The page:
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Dividend paying stocks like Technogym S.p.A. (BIT:TGYM) tend to be popular with investors, and for good reason - some research suggests a significant amount of all stock market returns come from reinvested dividends. Yet sometimes, investors buy a stock for its dividend and lose money because the share price falls by more than they earned in dividend payments.
Some readers mightn't know much about Technogym's 1.8% dividend, as it has only been paying distributions for the last two years. A low dividend might not be a bad thing, if the company is reinvesting heavily and growing its sales and profits. Some simple analysis can offer a lot of insights when buying a company for its dividend, and we'll go through this below.
Dividends are usually paid out of company earnings. If a company is paying more than it earns, then the dividend might become unsustainable - hardly an ideal situation. Comparing dividend payments to a company's net profit after tax is a simple way of reality-checking whether a dividend is sustainable. In the last year, Technogym paid out 39% of its profit as dividends. This is a middling range that strikes a nice balance between paying dividends to shareholders, and retaining enough earnings to invest in future growth. Plus, there is room to increase the payout ratio over time.
We also measure dividends paid against a company's levered free cash flow, to see if enough cash was generated to cover the dividend. Technogym paid out 61% of its cash flow as dividends last year, which is within a reasonable range for the average corporation. It's encouraging to see that the dividend is covered by both profit and cash flow. This generally suggests the dividend is sustainable, as long as earnings don't drop precipitously.
Consider getting our latest analysis on Technogym's financial position here.
From the perspective of an income investor who wants to earn dividends for many years, there is not much point buying a stock if its dividend is regularly cut or is not reliable. The dividend has not fluctuated much, but with a relatively short payment history, we can't be sure this is sustainable across a full market cycle. During the past two-year period, the first annual payment was €0.065 in 2017, compared to €0.18 last year. Dividends per share have grown at approximately 66% per year over this time.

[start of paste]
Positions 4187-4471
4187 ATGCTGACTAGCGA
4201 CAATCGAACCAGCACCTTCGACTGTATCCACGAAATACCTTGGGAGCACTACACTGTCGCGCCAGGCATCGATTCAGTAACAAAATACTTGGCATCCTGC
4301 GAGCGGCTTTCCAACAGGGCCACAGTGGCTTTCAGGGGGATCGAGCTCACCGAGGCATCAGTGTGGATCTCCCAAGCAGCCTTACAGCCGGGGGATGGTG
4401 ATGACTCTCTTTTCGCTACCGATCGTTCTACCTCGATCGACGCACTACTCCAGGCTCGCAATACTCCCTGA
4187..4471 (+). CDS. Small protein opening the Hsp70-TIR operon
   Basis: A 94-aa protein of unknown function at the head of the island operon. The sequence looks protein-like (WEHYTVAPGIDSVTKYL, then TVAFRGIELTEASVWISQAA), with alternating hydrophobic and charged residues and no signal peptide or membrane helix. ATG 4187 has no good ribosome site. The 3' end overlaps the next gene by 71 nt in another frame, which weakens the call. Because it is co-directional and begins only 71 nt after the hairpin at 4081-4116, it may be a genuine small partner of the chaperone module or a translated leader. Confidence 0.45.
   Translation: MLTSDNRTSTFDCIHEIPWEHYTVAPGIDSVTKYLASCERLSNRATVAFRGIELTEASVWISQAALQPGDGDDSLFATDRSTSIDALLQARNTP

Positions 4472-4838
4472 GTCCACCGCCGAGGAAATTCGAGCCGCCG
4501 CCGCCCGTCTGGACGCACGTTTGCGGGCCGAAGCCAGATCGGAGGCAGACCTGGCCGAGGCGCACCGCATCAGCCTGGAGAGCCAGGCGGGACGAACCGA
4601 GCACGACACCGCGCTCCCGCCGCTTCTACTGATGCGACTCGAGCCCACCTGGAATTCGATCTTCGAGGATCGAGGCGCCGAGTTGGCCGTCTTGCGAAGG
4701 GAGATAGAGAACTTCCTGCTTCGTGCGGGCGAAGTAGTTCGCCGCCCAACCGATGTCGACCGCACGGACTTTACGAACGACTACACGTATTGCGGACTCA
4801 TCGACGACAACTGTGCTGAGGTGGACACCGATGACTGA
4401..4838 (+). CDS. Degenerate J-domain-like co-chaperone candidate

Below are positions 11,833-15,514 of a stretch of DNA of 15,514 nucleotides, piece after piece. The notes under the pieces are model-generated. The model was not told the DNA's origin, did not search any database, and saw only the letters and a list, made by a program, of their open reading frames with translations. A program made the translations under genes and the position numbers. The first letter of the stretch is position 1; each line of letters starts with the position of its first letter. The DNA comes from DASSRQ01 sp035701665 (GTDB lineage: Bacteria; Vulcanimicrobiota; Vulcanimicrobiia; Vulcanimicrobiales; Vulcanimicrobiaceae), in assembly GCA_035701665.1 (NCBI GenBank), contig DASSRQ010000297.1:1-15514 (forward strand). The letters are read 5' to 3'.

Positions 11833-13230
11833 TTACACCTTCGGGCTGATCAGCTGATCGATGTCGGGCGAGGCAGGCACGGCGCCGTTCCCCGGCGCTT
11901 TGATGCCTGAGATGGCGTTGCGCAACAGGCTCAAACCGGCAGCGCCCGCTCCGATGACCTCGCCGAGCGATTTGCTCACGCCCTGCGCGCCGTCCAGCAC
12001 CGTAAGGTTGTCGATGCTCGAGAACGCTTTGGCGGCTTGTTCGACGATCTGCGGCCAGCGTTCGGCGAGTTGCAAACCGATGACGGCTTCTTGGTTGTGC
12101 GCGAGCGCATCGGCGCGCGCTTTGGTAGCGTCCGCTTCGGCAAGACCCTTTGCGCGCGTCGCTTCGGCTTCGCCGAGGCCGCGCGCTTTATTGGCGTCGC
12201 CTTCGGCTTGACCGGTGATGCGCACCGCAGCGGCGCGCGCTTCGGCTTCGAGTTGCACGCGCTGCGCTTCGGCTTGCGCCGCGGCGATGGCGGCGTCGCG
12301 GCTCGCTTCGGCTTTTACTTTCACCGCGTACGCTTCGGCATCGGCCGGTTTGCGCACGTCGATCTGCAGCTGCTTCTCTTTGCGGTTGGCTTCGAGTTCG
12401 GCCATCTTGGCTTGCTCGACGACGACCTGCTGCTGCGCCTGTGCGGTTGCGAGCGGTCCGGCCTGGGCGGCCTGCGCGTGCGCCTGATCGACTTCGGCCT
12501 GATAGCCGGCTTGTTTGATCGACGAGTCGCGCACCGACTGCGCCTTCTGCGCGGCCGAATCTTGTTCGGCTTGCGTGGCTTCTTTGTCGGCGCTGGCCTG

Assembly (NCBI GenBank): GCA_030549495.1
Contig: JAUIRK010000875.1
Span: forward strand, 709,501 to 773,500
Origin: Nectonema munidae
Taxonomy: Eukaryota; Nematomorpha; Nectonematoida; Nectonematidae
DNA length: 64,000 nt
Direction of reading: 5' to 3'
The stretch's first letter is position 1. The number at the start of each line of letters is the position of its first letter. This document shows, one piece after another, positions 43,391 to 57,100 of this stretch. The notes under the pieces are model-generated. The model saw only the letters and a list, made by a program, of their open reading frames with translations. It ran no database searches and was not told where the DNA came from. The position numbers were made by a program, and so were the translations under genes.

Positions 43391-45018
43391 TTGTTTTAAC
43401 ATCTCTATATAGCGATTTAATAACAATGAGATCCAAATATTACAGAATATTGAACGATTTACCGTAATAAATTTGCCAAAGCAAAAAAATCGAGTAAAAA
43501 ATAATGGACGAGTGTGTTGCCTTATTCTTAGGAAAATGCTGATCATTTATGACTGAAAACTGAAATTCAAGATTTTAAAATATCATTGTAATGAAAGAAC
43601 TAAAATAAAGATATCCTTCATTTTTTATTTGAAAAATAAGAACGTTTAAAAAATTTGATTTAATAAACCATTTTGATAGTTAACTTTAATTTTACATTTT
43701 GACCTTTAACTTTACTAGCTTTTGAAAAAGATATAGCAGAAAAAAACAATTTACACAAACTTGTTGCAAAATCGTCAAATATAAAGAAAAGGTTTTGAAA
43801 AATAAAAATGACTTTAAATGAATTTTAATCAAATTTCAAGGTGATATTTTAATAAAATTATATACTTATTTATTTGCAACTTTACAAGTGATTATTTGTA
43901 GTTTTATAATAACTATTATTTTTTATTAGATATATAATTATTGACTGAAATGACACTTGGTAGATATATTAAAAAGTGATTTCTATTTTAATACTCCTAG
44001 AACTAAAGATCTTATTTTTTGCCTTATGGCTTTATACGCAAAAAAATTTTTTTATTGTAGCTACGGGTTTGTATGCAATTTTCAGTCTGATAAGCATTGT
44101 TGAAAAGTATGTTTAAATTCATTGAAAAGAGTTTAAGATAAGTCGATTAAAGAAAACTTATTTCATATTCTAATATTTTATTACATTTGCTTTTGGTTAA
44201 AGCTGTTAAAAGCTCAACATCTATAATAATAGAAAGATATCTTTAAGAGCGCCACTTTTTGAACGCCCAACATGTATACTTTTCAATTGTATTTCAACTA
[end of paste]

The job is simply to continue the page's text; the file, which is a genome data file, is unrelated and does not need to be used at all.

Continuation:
We're not overly excited about the relatively short history of dividend payments, however the dividend is growing at a nice rate and we might take a closer look.
Dividend Growth Potential
Examining whether the dividend is affordable and stable is important. However, it's also important to assess if earnings per share (EPS) are growing. Growing EPS can help maintain or increase the purchasing power of the dividend over the long run. Strong earnings per share (EPS) growth might encourage our interest in the company despite fluctuating dividends, which is why it's great to see Technogym has grown its earnings per share at 138% per annum over the past five years. Earnings per share have rocketed in recent times, and we like that the company is retaining more than half of its earnings to reinvest. However, always remember that very few companies can grow at double digit rates forever.
To summarise, shareholders should always check that Technogym's dividends are affordable, that its dividend payments are relatively stable, and that it has decent prospects for growing its earnings and dividend. Technogym's dividend payout ratios are within normal bounds, although we note its cash flow is not as strong as the income statement would suggest. We were also glad to see it growing earnings, although its dividend history is not as long as we'd like. Technogym has a number of positive attributes, but it falls slightly short of our (admittedly high) standards. Were there evidence of a strong moat or an attractive valuation, it could still be well worth a look.
Companies that are growing earnings tend to be the best dividend stocks over the long term. See what the 7 analysts we track are forecasting for Technogym for free with public analyst estimates for the company.
If you are a dividend investor, you might also want to look at our curated list of dividend stocks yielding above 3%.
We aim to bring you long-term focused research analysis driven by fundamental data. Note that our analysis may not factor in the latest price-sensitive company announcements or qualitative material.
If you spot an error that warrants correction, please contact the editor at firstname.lastname@example.org. This article by Simply Wall St is general in nature. It does not constitute a recommendation to buy or sell any stock, and does not take account of your objectives, or your financial situation. Simply Wall St has no position in the stocks mentioned. Thank you for reading.